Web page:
Cool to room temperature. Cut into bite-sized pieces to serve. 

*I substituted King Arthur Gluten-Free Measure for Measure Flour to make these gluten free.
**I use Kosher salt
***I omitted the onions
***It is a ton of cheese! I only used 3 1/2 cups...they came out great!


Saturday, April 1, 2023

I just want to say: Avocado Toast

" I just want to say: [insert thought here]" -Nora Ephron

The late, incredibly great writer and film director, Nora Ephron wrote a number of essays beginning with this phrase. It's a brilliant tool to talk/write about any random thing that is on your mind. Avocado toast has been occupying my thoughts lately. So,

 "I just want to say: Avocado Toast"

If it appears on the menu, I am always curious to see how it will be prepared. It's one of those things that can go incredibly well or be completely lackluster. So often, it disappoints. But that doesn't stop me from trying. I am an eager believer at least before my meal arrives at the table. 

Don't present me with a small bit of mashed avocado that is likely just guacamole slapped on a toasted piece of bread. Let's be creative here. After all, just because it is called, "Avocado Toast" it does not have to be just avocado smeared on a crispy vehicle. Does it?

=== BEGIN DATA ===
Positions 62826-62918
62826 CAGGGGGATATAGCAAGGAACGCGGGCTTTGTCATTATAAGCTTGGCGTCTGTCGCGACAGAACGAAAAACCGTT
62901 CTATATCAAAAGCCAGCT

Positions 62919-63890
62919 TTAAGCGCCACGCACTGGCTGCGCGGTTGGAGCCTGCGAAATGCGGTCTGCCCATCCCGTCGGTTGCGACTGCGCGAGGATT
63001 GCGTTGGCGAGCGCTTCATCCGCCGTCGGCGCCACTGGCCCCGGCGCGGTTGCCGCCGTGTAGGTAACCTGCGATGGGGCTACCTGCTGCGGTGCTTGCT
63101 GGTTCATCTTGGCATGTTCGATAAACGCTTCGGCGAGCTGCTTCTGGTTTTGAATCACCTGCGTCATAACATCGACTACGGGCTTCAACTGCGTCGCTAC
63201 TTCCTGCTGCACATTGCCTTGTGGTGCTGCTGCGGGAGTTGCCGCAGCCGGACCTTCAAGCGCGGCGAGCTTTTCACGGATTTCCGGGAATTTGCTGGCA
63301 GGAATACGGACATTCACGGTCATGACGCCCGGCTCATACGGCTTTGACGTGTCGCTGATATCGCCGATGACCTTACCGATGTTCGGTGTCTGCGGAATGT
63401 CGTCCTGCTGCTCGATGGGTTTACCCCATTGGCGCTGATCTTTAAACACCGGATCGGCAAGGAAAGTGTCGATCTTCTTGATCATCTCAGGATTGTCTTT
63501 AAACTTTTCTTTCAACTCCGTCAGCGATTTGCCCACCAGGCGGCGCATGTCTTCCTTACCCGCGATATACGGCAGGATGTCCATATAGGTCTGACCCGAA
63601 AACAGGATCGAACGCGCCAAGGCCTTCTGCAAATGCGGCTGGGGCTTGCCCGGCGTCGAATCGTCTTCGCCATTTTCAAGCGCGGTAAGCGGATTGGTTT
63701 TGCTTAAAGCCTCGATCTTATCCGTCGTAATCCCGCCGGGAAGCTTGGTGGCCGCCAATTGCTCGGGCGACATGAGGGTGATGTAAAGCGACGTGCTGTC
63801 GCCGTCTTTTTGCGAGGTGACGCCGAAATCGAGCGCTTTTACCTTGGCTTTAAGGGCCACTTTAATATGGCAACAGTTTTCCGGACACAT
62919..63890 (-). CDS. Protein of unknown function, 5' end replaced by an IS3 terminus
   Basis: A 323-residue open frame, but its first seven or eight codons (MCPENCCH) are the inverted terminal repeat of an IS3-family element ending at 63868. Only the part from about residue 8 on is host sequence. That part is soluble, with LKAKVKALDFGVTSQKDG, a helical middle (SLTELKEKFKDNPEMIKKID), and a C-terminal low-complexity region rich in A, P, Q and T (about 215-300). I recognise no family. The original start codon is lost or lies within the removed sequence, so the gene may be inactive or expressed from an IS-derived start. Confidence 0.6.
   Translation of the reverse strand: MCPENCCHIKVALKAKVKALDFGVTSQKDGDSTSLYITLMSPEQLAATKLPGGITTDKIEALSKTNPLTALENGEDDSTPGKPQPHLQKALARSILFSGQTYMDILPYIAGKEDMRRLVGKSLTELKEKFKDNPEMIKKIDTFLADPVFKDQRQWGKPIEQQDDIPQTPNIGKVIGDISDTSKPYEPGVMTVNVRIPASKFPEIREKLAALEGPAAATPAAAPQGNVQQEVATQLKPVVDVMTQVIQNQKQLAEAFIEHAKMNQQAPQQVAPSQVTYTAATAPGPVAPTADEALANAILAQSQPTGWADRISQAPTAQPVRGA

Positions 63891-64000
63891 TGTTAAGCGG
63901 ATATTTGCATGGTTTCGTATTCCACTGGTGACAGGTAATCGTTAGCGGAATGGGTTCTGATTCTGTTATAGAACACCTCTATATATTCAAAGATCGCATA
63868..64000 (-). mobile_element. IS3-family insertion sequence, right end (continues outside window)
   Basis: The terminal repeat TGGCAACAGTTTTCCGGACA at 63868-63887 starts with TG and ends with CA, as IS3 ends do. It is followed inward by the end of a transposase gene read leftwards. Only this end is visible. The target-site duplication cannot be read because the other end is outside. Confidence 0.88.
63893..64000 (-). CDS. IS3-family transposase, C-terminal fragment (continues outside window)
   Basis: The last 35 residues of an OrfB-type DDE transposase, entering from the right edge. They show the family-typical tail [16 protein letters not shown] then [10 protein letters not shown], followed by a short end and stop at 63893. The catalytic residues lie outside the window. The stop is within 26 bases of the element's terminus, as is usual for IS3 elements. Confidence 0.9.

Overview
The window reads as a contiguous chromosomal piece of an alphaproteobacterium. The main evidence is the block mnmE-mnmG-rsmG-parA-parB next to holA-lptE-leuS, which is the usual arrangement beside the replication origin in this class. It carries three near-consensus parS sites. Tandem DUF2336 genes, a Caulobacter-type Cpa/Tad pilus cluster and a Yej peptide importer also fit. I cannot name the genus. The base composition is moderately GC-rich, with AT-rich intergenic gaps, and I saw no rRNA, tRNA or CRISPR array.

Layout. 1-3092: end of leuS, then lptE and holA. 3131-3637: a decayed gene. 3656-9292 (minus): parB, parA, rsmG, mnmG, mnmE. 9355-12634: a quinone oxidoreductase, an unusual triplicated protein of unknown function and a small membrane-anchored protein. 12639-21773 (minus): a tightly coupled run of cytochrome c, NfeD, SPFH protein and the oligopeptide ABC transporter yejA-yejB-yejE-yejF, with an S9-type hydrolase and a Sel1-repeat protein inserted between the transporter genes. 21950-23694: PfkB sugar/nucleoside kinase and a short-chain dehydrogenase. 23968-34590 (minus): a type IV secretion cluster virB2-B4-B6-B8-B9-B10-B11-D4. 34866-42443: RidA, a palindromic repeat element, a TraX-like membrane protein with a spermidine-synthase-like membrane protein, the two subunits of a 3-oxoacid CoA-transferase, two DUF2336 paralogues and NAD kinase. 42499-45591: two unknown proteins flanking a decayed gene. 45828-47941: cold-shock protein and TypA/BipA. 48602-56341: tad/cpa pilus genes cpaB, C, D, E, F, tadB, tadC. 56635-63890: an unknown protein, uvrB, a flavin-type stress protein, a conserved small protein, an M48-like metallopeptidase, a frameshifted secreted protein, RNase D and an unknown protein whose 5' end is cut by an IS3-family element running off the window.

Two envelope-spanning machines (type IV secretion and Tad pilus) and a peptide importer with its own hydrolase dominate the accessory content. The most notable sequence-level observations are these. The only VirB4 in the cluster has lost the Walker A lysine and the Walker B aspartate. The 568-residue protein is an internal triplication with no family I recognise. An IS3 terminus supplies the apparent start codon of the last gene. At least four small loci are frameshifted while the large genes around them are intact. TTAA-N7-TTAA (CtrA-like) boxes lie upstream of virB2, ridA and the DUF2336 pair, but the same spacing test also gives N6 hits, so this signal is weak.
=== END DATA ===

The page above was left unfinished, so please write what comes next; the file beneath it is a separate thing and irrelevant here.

One local breakfast restaurant serves their version with a drizzle of balsamic syrup. A nice touch. I still feel the need to add a poached egg on top to liven things up a little more. Some may say that adding embellishments to the fruit and carb combo is not true "avo" toast. I don't care. I need more excitement in my life.

Where did the idea for smearing avocado onto bread come from? Some say it was the Aztecs thousands of years ago others claim it was an Aussie restaurant entrepreneur who made this brunch staple famous. Either way, I just want to be inspired, excited to dig in to something new and different. Is that too much to ask? 

I will keep searching until I find the place that serves the ultimate Avocado Toast. Until then, like so many other things that I find to be less than stellar, I will have to create it myself. Alone in the kitchen  with my own version of a fancy avocado toast.

Avocado Toast


2/12 cups water 

1 tablespoon white vinegar

1 egg 

1 piece bread of choice

olive oil

1/2 ripe avocado

sea salt

1 wedge lemon

balsamic syrup

1 small tomato, diced (one Campari tomato is the perfect amount)

microgreen sprouts, pea shoots, etc.

black pepper

hot sauce of choice (optional)

Set a small pot of water (approximately 2 1/2 cups) on to boil. Add 1 tablespoon white vinegar. Once the pot of water comes to a boil, decrease the heat so that the water remains at a steady simmer.